What is the Taxpayer Bill of Rights?
In the National Taxpayer Advocate’s recent report to Congress, violations of the “Taxpayer Bill of Rights” are frequently referenced. What real force do these protections have?
June 10, 2014, the IRS announced its formal adoption of the “Taxpayer Bill of Rights,” which was the top priority of the National Taxpayer Advocate, Nina Olson, in her report the previous year. http://www.irs.gov/uac/Newsroom/IRS-Adopts-Taxpayer-Bill-of-Rights;-10-Provisions-to-be-Highlighted-on-IRSgov,-in-Publication-1. Commissioner Koskinen stated in that release that “These are core concepts about which taxpayers should be aware. Respecting taxpayer rights continues to be a top priority for IRS employees, and the new Taxpayer Bill of Rights summarizes these important protections in a clearer, more understandable format than ever before.” It is implied that these results are already enshrined in the tax code, and this constitutes a visibility campaign, placing them at the front of updated Publication 1, “Your Rights as a Taxpayer,” as well as on irs.gov and on signage in IRS service centers. The provisions of the Taxpayer Bill of Rights are:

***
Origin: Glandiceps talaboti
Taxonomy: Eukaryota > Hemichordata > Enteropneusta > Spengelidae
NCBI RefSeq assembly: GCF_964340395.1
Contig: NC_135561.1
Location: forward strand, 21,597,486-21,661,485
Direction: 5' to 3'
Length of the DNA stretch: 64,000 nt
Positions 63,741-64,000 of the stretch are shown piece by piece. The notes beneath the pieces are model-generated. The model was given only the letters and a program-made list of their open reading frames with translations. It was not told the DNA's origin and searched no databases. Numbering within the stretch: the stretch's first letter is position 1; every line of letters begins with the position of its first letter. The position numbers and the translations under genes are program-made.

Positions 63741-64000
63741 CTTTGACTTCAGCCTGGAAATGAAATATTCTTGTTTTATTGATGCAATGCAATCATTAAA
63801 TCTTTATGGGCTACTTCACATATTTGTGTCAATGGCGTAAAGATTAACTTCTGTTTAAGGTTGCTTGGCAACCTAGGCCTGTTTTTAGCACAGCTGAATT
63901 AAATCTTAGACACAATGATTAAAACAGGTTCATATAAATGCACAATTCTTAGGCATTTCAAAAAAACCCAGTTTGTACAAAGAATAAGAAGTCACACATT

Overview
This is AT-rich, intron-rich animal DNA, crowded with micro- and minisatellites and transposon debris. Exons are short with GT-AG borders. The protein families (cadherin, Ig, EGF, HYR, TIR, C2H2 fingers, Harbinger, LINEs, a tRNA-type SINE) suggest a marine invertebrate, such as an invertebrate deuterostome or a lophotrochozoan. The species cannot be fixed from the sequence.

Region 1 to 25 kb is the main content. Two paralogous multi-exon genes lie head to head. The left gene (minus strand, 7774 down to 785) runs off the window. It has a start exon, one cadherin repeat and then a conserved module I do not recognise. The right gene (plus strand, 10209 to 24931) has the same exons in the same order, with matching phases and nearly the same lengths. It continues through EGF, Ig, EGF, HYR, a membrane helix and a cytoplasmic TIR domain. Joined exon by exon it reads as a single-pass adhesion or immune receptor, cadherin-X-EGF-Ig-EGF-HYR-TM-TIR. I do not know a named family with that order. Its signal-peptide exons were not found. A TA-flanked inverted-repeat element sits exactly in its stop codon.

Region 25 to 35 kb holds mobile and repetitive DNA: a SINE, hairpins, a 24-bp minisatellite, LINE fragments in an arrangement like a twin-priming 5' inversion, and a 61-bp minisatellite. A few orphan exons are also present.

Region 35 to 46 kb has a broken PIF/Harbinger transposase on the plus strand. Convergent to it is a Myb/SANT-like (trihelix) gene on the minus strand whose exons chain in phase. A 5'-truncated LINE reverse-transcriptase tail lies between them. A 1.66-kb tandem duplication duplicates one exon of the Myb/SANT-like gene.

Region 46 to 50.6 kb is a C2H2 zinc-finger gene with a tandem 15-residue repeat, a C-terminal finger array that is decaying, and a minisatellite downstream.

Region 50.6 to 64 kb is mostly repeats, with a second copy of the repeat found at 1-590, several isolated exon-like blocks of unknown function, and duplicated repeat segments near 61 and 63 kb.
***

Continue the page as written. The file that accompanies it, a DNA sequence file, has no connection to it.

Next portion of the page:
Despite the comparison to the U.S. Bill of Rights in the release, neither Publication 1 nor the tax code itself are clear about the recourse available for specific “rights” violations. Taxpayers have specific, enumerated rights with respect to the Collections process and Appeals, most notably the section 6330 right to a hearing before a levy is served. Still, no formalized apparatus recognizes the above rights as sacrosanct or addresses violations thereof.
In her 2014 report to Congress, released January 14, 2015, the National Taxpayer Advocate highlighted this as her number one legislative recommendation: to codify the Taxpayer Bill of Rights and enforceable remedies for violations of those rights. Most of the report and its recommendations address specific existing violations, as the Level of Service predictors we discussed last time constitute violations of the “Right to Quality Service.” For the taxpayer unable to reach the IRS via phone or correspondence, there exists no recourse for violation of that right.
As we continue to survey the Report and its findings and projections, ongoing and expected violations of the Taxpayer Bill of Rights and lack of meaningful remedies will be a theme.